Sisyphus should not be your role model! (Or, what to do if you’re distracted by the Internet.)
Wasting too much time online? The solution is actually easy: disconnect. At various times, and in various situations, I’ve done all of the below—and sometimes two or more at a time:
- In households where others needed WiFi access, I’ve chosen not to give myself the WiFi password. That meant that while everyone else could access the Internet freely from any location, I had to take my laptop to a specific location (usually, in another room from where I was working), and plug in a cable.
- In households where I was alone (for instance, when everyone else was out at work), I unplugged the wireless router. (Note: not the modem, which can cause IP address hassles!)
- I blocked my PC’s access to specific problem sites (like addictive games). It’s easy! Just Google “How to block a Website in Windows [or Mac or Linux]” and follow a reliable-looking set of instructions.
- I worked on a “vanilla” PC from which all Internet access, email, games, and other distractions had been removed. (And used a separate PC for those activities.)
- I worked in a location without Internet access.
Here’s what doesn’t work: grimly struggling to do your work at the same time you’re battling constant temptation.
Sisyphus wasn’t meant to be a role model!
I’m also not a huge fan of software solutions that temporarily limit Internet access because you can defeat them simply by rebooting. However, if they work for you that’s fine!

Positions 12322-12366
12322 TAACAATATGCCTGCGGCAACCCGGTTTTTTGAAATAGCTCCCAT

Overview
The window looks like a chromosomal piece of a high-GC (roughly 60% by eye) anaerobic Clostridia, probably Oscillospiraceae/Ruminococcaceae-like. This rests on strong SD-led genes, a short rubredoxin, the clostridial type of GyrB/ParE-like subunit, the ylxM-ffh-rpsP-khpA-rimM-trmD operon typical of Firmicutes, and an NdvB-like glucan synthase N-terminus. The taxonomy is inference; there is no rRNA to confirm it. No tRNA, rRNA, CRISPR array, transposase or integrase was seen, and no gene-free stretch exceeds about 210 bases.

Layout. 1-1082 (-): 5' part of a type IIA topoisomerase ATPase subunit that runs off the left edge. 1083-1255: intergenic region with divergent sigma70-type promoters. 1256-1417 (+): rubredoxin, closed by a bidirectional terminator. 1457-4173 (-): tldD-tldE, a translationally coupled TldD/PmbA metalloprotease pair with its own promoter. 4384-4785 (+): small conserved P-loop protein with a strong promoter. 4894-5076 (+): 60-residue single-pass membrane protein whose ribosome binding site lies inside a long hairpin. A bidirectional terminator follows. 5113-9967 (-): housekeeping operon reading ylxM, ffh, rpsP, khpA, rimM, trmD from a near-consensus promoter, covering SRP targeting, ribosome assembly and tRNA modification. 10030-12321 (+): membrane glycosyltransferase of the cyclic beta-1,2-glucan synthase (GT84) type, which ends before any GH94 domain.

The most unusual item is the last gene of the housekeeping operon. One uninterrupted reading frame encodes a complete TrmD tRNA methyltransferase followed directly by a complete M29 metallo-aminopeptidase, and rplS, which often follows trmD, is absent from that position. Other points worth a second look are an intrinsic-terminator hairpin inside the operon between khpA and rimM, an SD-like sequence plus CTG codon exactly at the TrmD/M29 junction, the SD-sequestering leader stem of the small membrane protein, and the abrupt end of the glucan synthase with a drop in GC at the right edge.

When I tell students in my productivity classes to disconnect from the Internet, some react with a Homer Simpsonish, “Doh! Why didn’t I think of that?” while others give me the hairy eyeball, implying that I’m suggesting something weird, radical, or otherwise unthinkable. That’s when I bring out the supporting troops:
- Zadie Smith: “Work on a computer that is disconnected from the Internet.”
- Jonathan Franzen: “It’s doubtful that anyone with an Internet connection at his workplace is writing good fiction.” (A bit snobby, but makes its point.)
Plenty of people disconnect.
The main pragmatic objection I hear to disconnecting is that, “I need to do research while I’m writing.” My answer to that is, “Don’t.” Generally speaking, research competes with the writing process, and it is also a primary form of procrastination mimicking productive work.
Ultimately, disconnecting is a gift you give yourself—a gift of time, privacy, freedom, peace, and mental space. It helps you reclaim your creative soul. It’s a particular godsend for writers and others who struggle to fit their creativity into an overcrowded schedule, since you can get a lot more done per hour disconnected versus connected.
A pretty big payoff, don’t you think, for delaying a few tweets?
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